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Should we be celebrating our 25th year?

As we know from our work supporting children, teens and young adults, if the organisation were a person, it would have hit full neurological adulthood. 25 is the real end of adolescence, not 18.
It takes this long for our brains to complete the complex processes of maturing, re-coating each neuron with a protein called myelin and trimming off excess connections. It’s when we tend to stop feeling emotions so intensely, taking risks and being impulsive.
I don’t know the exact date in 1998 the charity was created, part of a national network of a dozen or so Mentoring Pluses formed out of Crime Concern (tough on crime, tough on the causes of crime). So we are celebrating all year.
That’s if celebrating is the right word. The mission of every charity should really be getting to the point when we’re not needed any more. We are certainly not there.
But as we shared with 80 or so lovely supporters, volunteers, partners and young people at our 25th anniversary event last week, there is plenty to celebrate.
There’s the huge impact on young lives of nearly 2,000 volunteers over that time, helping young people feel heard, feel happier and more hopeful, and more able to thrive in education.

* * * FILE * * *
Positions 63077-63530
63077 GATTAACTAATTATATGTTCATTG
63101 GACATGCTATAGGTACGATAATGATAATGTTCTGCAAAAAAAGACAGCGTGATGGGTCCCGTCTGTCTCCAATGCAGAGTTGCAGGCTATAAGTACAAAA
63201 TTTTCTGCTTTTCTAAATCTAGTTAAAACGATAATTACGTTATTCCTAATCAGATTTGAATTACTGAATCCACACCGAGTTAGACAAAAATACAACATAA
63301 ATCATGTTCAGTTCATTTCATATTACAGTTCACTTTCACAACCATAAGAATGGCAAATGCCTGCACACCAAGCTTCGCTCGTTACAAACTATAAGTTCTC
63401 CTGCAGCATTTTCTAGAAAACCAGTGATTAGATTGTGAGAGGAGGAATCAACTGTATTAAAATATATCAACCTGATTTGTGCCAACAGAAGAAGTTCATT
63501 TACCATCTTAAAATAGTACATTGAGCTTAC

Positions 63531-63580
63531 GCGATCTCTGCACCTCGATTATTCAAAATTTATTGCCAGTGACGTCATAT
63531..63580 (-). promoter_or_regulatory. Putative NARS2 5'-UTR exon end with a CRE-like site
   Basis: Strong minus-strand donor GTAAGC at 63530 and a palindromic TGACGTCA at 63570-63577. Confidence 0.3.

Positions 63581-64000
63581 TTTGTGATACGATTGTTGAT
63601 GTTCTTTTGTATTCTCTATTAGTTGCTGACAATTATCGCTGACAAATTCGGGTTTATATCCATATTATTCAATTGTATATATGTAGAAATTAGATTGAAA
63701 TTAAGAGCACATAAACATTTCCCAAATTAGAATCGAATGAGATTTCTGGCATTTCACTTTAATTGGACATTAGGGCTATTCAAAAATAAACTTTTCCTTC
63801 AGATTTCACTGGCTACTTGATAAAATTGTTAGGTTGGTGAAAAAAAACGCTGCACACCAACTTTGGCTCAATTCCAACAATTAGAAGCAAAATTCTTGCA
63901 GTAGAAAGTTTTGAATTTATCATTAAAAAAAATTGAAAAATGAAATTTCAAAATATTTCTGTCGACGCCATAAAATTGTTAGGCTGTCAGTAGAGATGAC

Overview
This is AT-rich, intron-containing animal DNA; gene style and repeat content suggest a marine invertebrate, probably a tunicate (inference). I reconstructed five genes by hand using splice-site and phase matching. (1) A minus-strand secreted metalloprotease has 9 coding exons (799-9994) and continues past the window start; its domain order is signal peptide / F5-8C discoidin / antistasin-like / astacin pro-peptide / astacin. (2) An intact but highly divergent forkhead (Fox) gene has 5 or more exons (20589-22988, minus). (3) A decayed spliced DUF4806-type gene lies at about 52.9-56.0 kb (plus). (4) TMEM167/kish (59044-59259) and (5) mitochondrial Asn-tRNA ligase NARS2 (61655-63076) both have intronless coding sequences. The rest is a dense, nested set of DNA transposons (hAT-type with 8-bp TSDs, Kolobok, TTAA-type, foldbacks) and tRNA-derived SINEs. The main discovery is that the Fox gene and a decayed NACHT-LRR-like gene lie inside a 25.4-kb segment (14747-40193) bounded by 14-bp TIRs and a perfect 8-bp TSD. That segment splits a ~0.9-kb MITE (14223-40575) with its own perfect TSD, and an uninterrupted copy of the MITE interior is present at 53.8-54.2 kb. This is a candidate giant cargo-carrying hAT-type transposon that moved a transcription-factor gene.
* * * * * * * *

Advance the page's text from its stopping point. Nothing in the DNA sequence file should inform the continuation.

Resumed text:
There’s being part of a community where children and young people are being supported – and the strengths, resilience, insight and humour of young people themselves.
There’s the help of others who support us, from referrers and partners to fundraisers and donors. Without them, this work would not be possible.
So does the 25 year old Mentoring Plus have to be all grown up now?
Our practice supporting children and young people is designed to be playful and positive, and I hope it always will be. But maybe it is time to take our place as a mature organisation and use our collective voice to campaign more loudly for a better world for them.
Children and young people are facing challenges that didn’t even exist 25 years ago. Be under no illusion: needs are sky high. We need far better understanding of educational needs, sensory processing difficulties and existential anxieties this generation are coping with. And far more resources to support them, in our service, in others and most of all in schools, trying their best in tough circumstances.
What Mentoring Plus needs is the support of its community to field volunteer mentors and significant, sustained ongoing funding.
As it is, our biggest ambition is just to be there for the next generation of anxious, lonely or marginalised children and young people. We ask those who support us now, and those who haven’t yet, to join us on this mission and connect us with this vital funding.
Like a child, adolescent or 25 year old, we need hope to thrive. If I’m having a dark moment about our ability to meet these spiralling needs and costs, I am filled with hope when I read feedback from a young person about how their mentor makes them feel. Or when I hear mentors and mentees talking and laughing together at Riverside Youth Hub.

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Mentoring Plus